The state of gaming is in disarray, but the problem is that 90-percent of gamers don't really notice it. It's the old-school gamers, the early FPS titles that were remembered, the fast-paced, PC-exclusive, hardware-loving, crazy-insane FPS titles from the 90s that are the most enjoyed FPS games of all time. Back in a day when gaming wasn't mainstream, when a PC gaming system would give you hours of joy with hard games, not corridor shooters, with puzzles and hours of head-scratching now just simplified, easy games.
There's a video I found online, saying that if id Software's FPS defining Quake were built today, what would it be. Check it out below:
First we find there's a million and one load screens and advertisements before the game starts, as the game starts we find the main menu displayed. In the main menu is "new game", "options", "DLC" and "exit". The video shows "options" and within options, "graphics". Graphics has an awesome display of "on" and "off", which is taking the piss out of the current console ports like Crysis 2 which feature lack lustre graphic options when compared to even the original Crysis.
In DLC we have a bunch of buyable packs, such as Quake Weapons Pack #1 and #2, Map Pack "Death", Map Pack "Kill" and so on. This is taking a stab at the AAA titles that launch and 1 to 2 weeks later DLC starts popping up at various prices. It's a ridiculous money-making scheme. Then we have "New Game", once this option is chosen there are three options to start the game, "Easy", "Simplified" and "Watch bots do it".
This is a laugh at how easy games have gotten... gone are the years of gaming where it was genuinely hard and you reloaded save games time and time again, getting so frustrated you'd leave the game and come back another day and try it again. These days nearly all FPS titles have regenerating health (thanks, Halo) and really simplified AI opposition.
The glory days are gone, and there is only one thing to blame: the mainstream gaming market, AKA, consoles. Console gaming was created with the mindset of TVs to play with. Years ago, before FPS titles, gaming was slower paced, so the refresh rates of TVs didn't require quick-snapping to turn around. PC gaming gave birth to true FPS gaming in the form of Quake, Unreal, and their following sequels and tech engines from both power house developers.
John Carmack designed the Quake engine to work with 60Hz monitor limitations and dial-up which is why the net code for those games was near-perfect for the time. Mouse control was introduced with Quake and since then has been refined perfectly, that is, until 2005 or so when console games started getting developers all money hungry and development switched to console first, PC as an after-thought.
With mouse movements, we have an easy-to-use mouse, with precision aim, on a screen that is usually 1 to 2 feet away from you. This makes the field of view (FoV) perfect at around 80 - 95, and if the game is made correctly (lets talk about the 90s) then it just, works. But, on a TV and a console with limited thumb controls, movement has to be simplified for the slower input of not only the controllers, but the TV itself.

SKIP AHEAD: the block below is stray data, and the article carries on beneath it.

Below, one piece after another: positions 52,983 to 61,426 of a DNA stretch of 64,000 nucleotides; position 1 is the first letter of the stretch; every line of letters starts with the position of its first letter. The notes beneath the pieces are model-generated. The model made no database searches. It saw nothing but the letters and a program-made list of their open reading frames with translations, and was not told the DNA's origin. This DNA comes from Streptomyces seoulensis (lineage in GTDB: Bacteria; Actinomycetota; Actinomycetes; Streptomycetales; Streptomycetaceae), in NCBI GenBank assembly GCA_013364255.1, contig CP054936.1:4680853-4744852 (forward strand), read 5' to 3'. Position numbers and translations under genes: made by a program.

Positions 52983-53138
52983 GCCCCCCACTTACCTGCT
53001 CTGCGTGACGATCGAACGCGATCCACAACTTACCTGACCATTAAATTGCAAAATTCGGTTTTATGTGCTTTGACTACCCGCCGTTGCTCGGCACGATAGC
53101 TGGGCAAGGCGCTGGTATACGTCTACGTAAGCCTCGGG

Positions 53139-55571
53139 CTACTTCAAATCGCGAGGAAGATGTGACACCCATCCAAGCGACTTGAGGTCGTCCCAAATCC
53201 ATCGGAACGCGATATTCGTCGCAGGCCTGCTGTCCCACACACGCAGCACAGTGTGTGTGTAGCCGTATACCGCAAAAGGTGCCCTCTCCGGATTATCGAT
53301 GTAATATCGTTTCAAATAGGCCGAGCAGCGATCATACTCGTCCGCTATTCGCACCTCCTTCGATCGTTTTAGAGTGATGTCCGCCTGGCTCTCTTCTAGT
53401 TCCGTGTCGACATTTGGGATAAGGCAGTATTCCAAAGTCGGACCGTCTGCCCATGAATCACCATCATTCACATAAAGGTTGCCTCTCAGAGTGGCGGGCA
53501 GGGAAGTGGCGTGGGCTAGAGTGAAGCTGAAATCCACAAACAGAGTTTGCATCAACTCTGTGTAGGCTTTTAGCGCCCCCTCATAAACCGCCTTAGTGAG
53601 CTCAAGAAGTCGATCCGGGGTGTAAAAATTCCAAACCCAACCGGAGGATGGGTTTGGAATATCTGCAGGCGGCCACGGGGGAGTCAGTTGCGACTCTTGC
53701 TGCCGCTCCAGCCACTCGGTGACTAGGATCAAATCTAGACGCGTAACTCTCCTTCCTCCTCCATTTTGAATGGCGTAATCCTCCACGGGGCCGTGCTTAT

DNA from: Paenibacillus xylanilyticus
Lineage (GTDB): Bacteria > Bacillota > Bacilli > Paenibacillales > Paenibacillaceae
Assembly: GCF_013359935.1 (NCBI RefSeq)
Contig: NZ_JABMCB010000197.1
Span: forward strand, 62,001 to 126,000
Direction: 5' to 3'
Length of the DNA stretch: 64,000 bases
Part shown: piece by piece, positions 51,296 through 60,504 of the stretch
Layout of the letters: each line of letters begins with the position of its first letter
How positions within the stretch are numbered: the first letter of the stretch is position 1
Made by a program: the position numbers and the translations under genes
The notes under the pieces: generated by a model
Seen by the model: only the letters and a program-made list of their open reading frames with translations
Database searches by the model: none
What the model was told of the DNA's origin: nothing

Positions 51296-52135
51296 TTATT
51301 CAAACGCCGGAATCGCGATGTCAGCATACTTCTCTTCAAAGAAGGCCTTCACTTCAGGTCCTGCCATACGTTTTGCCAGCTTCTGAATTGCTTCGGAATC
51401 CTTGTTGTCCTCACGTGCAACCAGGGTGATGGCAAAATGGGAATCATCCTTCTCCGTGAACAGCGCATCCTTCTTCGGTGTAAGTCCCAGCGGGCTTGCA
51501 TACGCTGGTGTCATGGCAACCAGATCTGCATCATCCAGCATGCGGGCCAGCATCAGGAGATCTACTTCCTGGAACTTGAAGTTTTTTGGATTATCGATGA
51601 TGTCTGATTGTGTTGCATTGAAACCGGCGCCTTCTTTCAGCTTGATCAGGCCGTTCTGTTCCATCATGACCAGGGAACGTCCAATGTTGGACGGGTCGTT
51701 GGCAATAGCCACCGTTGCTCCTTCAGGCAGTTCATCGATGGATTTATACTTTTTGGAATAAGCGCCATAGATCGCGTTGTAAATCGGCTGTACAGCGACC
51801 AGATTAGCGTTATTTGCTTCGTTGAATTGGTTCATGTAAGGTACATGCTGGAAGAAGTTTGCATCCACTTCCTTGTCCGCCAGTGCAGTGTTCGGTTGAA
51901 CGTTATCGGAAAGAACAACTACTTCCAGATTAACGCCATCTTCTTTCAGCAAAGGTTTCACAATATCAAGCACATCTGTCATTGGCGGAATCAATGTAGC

The TV sits metres away from you, with a controller used and thumb sticks to control the actual game or aim within the game. Because of this, FoV has to be re-done to a much lower amount, 60 is the standard these days, and this makes the game feel "squished" in, on a PC. But the entire game mechanics are built for this system, there are hardly any FPS (if any) games made on console first, that are as frantic as Quake which was made in the mid-90s.
Gaming feels very, very slow these days... cover-based shooters are all the rage, when you get shot, you duck down or take cover and regenerate your health. It's just not hard anymore, and this wont' change for the foreseeable future because of games being developed around consoles. Until we get pure PC-exclusives, it will never change. The problem is, the generation that played FPS titles in the mid-90s are now getting to the stage of not gaming anymore, or, not as much. Families, work commitments, change of lifestyles, etc.
We're being replaced by a new generation of gamers who just want to "play". Turn it on, get in, and game. They don't care about finer details, or the progression of the gaming medium itself. They want a simple gaming platform to just game on. This is where a fork in the road needs to be placed, developers need to take a "chance" on the biggest platform (can we even call it a chance) and make a PC-exclusive game that really pushes the FPS genre. In turn, it will push the graphics industry, software industry, gaming industry and everything in-between.
What could that game be?
Half Life 3.